Bundling management control innovations: A field study of organisational experimenting with total quality management and the balanced scorecard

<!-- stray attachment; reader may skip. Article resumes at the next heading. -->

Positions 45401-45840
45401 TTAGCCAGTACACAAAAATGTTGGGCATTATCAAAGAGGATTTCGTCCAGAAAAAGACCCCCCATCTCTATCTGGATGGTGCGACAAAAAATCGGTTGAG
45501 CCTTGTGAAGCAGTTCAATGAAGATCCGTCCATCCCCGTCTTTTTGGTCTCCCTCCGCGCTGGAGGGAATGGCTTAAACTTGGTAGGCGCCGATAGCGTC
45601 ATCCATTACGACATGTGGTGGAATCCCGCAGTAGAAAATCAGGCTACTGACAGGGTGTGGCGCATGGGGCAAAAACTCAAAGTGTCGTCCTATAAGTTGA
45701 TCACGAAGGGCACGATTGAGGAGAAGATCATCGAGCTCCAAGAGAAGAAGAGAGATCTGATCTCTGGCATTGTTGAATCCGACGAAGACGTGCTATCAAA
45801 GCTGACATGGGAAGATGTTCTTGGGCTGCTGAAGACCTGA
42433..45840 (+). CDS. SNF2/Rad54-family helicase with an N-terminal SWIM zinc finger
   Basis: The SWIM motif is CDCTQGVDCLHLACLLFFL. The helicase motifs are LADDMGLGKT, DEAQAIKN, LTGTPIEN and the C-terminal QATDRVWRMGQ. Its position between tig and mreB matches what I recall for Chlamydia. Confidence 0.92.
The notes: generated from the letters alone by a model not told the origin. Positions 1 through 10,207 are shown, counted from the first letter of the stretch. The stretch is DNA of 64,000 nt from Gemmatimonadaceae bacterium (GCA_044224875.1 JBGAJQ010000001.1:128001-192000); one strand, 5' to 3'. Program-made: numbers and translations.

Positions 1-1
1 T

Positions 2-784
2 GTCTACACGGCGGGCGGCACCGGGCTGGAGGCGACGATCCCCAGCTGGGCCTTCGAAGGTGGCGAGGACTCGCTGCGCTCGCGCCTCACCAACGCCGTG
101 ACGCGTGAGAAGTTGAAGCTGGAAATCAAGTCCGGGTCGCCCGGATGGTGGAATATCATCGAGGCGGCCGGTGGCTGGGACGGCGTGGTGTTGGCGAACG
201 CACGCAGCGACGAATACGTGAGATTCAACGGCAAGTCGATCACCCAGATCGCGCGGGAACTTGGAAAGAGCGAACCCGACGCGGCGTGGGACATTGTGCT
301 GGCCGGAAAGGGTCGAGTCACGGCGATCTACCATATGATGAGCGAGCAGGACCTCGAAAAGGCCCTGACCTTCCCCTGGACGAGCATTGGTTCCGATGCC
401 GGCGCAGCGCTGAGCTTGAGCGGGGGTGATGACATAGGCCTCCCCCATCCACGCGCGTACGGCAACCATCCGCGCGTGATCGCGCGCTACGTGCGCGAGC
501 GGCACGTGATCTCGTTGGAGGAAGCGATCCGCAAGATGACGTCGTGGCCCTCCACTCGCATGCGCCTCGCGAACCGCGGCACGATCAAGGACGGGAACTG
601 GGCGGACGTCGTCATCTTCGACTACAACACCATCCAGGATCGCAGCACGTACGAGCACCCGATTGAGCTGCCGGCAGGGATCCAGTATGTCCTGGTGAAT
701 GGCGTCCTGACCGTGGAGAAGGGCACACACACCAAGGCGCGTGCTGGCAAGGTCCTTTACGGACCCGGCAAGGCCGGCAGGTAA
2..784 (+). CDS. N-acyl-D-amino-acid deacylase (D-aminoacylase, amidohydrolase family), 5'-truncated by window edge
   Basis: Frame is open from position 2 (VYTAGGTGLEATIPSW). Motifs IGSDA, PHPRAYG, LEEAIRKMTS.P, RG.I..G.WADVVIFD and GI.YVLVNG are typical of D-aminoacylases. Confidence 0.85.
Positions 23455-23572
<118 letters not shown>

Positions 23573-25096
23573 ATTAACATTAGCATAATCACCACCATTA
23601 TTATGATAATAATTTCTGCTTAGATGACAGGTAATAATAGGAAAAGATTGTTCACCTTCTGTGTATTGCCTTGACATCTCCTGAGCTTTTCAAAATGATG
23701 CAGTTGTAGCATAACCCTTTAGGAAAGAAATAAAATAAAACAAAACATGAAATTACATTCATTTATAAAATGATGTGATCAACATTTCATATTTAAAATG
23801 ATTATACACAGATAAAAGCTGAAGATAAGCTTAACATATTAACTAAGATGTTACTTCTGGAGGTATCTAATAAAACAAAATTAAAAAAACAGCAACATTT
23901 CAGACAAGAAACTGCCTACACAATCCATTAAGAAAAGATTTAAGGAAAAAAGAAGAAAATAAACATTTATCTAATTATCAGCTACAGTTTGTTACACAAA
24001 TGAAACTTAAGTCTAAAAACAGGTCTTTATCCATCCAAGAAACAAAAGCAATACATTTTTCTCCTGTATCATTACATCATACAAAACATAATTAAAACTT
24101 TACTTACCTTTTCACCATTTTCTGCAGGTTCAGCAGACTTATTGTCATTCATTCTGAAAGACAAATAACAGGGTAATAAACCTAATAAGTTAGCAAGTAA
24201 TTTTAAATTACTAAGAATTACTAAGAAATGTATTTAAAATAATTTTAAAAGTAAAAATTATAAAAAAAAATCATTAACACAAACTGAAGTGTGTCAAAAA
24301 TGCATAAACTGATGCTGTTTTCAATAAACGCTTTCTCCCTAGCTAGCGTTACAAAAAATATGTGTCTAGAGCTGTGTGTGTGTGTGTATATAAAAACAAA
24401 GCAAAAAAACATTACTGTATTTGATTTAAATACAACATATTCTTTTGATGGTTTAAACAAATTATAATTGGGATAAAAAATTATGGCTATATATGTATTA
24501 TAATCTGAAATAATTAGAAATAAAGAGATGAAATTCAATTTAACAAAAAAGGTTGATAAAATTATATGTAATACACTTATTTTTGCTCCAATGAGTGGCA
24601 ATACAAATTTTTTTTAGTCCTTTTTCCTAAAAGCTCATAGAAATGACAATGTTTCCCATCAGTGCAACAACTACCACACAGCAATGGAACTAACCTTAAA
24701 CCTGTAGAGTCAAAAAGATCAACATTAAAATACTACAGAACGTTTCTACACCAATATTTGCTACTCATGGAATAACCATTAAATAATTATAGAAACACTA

Purpose ‐ The purpose of the paper is to examine how organisational experimenting with total quality management (TQM) and the balanced scorecard affects the bundling of design characteristics associated with these innovations in a Swedish central government agency. Design/methodology/approach ‐ The paper adopts an exploratory, longitudinal case study approach which builds on and extends the management fad and fashion literature. Findings ‐ While both innovations encountered considerable implementation problems, they continued to exercise a lingering influence on the "new" performance management system emerging in the focal organisation. The original adoption of the two innovations can be explained from a traditional management fashion perspective. However, the subsequent development of performance management features a more complex mix of explanatory factors and highlights how the bundling phenomenon is entangled with managerial learning processes. This resulted in a less linear trajectory of change than that predicted by prior research on the notion of bundling. Research implications ‐ The paper contributes to the literature on management fads and fashions by refining its conception of the role of managers of adopting organisations and organisational adoption, implementation and rejection of innovations. Originality/value ‐ The paper constitutes a first attempt to examine in greater detail how organisational experimenting with contemporary management control innovations affects the process of bundling in an individual organisation.
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